2. [syn: wound, lesion]
The Collaborative International Dictionary of English v.0.48:
Lesion \Le"sion\ (l[=e]"zh[u^]n), n. [F. l['e]sion, L. laesio,
fr. laedere, laesum, to hurt, injure.]
A hurt; an injury. Specifically:
(a) (Civil Law) Loss sustained from failure to fulfill a
bargain or contract. --Burrill.
(b) (Med.) Any morbid change in the exercise of functions or
the texture of organs. --Dunglison.
WordNet (r) 3.0 (2006):
n 1: any localized abnormal structural change in a bodily part
2: an injury to living tissue (especially an injury involving a
cut or break in the skin) [syn: wound, lesion]
Moby Thesaurus II by Grady Ward, 1.0:
119 Moby Thesaurus words for "lesion":
abrasion, abscess, ache, aching, aposteme, bed sore, blain, bleb,
blemish, blister, blow, boil, break, bubo, bulla, bunion, burn,
canker, canker sore, carbuncle, chafe, chancre, chancroid, check,
chilblain, chip, cold sore, concussion, crack, crackle, cramp,
craze, cut, distress, dolor, eschar, felon, fester, festering,
fever blister, fistula, flash burn, fracture, fray, frazzle,
furuncle, furunculus, gall, gash, gathering, grief, gumboil,
hemorrhoids, hurt, incision, injury, kibe, laceration,
mortal wound, mutilation, nasty blow, pain, pang, papula, papule,
paronychia, parulis, passion, petechia, piles, pimple, pock, polyp,
puncture, pustule, rent, rip, rising, run, rupture, scab, scald,
scorch, scrape, scratch, scuff, second-degree burn, shock, slash,
soft chancre, sore, sore spot, spasm, stab, stab wound, stigma,
stress, stress of life, stroke, sty, suffering, suppuration,
swelling, tear, tender spot, third-degree burn, throes, trauma,
tubercle, ulcer, ulceration, wale, welt, wheal, whelk, whitlow,
wound, wounds immedicable, wrench
Bouvier's Law Dictionary, Revised 6th Ed (1856):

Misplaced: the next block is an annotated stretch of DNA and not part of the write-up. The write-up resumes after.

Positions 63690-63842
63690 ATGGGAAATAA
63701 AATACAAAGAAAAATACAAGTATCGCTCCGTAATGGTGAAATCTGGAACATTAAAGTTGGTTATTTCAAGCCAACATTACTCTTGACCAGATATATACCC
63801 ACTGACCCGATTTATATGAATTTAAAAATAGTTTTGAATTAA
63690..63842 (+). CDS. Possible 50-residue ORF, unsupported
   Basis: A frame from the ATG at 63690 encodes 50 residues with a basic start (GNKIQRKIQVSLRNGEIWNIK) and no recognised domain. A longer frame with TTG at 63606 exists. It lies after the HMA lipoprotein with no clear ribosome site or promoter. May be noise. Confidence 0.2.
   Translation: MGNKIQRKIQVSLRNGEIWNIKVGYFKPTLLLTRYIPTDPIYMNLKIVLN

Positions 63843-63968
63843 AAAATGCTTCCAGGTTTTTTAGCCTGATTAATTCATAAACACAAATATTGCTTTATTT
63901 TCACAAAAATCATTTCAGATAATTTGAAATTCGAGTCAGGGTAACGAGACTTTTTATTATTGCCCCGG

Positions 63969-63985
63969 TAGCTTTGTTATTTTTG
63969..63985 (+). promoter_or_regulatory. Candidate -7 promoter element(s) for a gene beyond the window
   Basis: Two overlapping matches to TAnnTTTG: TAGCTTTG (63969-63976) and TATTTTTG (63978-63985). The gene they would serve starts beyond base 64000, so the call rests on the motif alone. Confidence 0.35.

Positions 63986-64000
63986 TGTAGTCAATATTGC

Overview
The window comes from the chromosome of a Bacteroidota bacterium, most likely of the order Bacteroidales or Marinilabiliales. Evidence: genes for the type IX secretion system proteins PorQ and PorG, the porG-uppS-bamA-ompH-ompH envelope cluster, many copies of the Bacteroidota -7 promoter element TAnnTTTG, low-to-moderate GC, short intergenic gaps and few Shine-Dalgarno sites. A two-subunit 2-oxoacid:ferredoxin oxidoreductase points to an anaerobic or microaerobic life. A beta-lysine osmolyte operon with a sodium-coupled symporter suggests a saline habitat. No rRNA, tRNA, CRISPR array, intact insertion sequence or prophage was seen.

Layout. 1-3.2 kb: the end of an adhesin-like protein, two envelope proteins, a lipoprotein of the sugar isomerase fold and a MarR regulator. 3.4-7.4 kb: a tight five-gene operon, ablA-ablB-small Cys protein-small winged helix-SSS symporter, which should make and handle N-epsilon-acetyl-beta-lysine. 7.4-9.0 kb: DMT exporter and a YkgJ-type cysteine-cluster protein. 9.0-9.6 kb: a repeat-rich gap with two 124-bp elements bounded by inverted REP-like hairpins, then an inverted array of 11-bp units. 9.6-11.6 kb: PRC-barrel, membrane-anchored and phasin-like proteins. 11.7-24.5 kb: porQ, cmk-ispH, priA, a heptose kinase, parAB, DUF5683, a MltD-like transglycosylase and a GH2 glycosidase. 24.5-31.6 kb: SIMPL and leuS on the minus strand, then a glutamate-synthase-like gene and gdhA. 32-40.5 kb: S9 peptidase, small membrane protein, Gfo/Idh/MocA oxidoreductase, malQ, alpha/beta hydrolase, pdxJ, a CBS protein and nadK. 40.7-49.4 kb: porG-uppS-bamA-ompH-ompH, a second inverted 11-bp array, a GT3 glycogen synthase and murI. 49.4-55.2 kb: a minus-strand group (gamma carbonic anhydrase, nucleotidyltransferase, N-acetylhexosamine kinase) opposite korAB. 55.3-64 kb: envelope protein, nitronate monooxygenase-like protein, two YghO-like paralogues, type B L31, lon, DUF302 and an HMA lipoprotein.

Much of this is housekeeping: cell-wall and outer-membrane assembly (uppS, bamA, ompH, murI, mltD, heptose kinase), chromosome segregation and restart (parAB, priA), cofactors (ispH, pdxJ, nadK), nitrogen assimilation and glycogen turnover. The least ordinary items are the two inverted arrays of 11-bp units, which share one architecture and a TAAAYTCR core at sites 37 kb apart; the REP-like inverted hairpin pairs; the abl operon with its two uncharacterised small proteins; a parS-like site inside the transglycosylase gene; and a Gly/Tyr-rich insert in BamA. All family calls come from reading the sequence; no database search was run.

LESION, contracts. In the civil law this term is used to signify the injury
suffered, in consequence of inequality of situation, by one who does not
receive a full equivalent for what he gives in a commutative contract.
2. The remedy given for this injury, is founded on its being the effect
of implied error or imposition; for in every commutative contract,
equivalents are supposed to be given and received. Louis. Code, 1854.
Persons of full age, however, are not allowed in point of law to object to
their agreements as being injurious, unless the injury be excessive. Poth.
Oblig. P. 1, c. 1, s. 1, art. 3, Sec. 4. But minors are admitted to
restitution, not only against any excessive inequality, but against any
inequality whatever. Poth. Oblig. P. 1, c. 1, s. 1, art. 3, Sec. 5; Louis.
Code, art. 1858.
3. Courts of chancery relieve upon terms of redemption and set aside
contracts entered into by expectant heirs dealing for their expectancies, on
the ground of mere inadequacy of price. 1 Vern. 167; 2 Cox, 80; 2 Cas. in
Ch. 136; 1 Vern. 141; 2 Vern. 121; 2 Freem. 111; 2 Vent. 359; 2 Vern. 14; 2
Rep. in Ch. 396; 1 P. W. 312; 1 Bro. C. C. 7; 3 P. Wms. 393, n.; 2 Atk. 133;
2 Ves. 125; 1 Atk. 301; 1 Wils. 286; 1 Wils. 320; 1 Bro. P. 6. ed. Toml.
198; 1 Bro. C. C. 1; 16 Ves. 512; Sugd. on Vend. 231, n. k.; 1 Ball & B.
330; Wightw. 25; 3 Ves. & Bea. 117; 2 Swanst. R. 147, n.; Fonb. notes to the
Treatise of Equity, B, 1, c. 2, s. 9. A contract cannot stand where the
party has availed himself of a confidential situation, in order to obtain
some selfish advantage. Note to Crowe v. Ballard. 1 Ves. jun. 125; 1 Hov.
Supp. 66, 7. Note to Wharton v. May. 5 Ves. 27; 1 Hov. Supp. 378. See
Catching bargain; Fraud; Sale.